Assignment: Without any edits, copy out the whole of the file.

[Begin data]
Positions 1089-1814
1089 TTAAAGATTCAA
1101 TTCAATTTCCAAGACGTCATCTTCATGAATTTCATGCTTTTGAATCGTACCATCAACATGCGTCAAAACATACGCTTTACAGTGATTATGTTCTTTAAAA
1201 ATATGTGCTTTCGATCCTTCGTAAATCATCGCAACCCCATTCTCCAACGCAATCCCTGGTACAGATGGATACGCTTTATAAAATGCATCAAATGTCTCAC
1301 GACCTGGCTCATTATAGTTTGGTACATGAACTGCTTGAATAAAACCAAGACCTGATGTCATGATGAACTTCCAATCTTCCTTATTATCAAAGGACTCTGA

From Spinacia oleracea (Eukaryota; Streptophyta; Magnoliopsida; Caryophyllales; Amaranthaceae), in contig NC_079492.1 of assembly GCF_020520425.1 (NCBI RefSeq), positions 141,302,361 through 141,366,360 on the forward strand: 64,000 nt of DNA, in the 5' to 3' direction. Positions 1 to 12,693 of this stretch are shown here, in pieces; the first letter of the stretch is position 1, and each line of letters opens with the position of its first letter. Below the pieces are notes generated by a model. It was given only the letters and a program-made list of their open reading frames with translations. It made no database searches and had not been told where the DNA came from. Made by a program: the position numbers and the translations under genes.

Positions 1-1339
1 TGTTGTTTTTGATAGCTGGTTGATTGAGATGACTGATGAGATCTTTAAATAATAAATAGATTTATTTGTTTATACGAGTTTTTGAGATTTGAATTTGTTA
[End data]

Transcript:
Positions 1089-1814
1089 TTAAAGATTCAA
1101 TTCAATTTCCAAGACGTCATCTTCATGAATTTCATGCTTTTGAATCGTACCATCAACATGCGTCAAAACATACGCTTTACAGTGATTATGTTCTTTAAAA
1201 ATATGTGCTTTCGATCCTTCGTAAATCATCGCAACCCCATTCTCCAACGCAATCCCTGGTACAGATGGATACGCTTTATAAAATGCATCAAATGTCTCAC
1301 GACCTGGCTCATTATAGTTTGGTACATGAACTGCTTGAATAAAACCAAGACCTGATGTCATGATGAACTTCCAATCTTCCTTATTATCAAAGGACTCTGA

From Spinacia oleracea (Eukaryota; Streptophyta; Magnoliopsida; Caryophyllales; Amaranthaceae), in contig NC_079492.1 of assembly GCF_020520425.1 (NCBI RefSeq), positions 141,302,361 through 141,366,360 on the forward strand: 64,000 nt of DNA, in the 5' to 3' direction. Positions 1 to 12,693 of this stretch are shown here, in pieces; the first letter of the stretch is position 1, and each line of letters opens with the position of its first letter. Below the pieces are notes generated by a model. It was given only the letters and a program-made list of their open reading frames with translations. It made no database searches and had not been told where the DNA came from. Made by a program: the position numbers and the translations under genes.

Positions 1-1339
1 TGTTGTTTTTGATAGCTGGTTGATTGAGATGACTGATGAGATCTTTAAATAATAAATAGATTTATTTGTTTATACGAGTTTTTGAGATTTGAATTTGTTA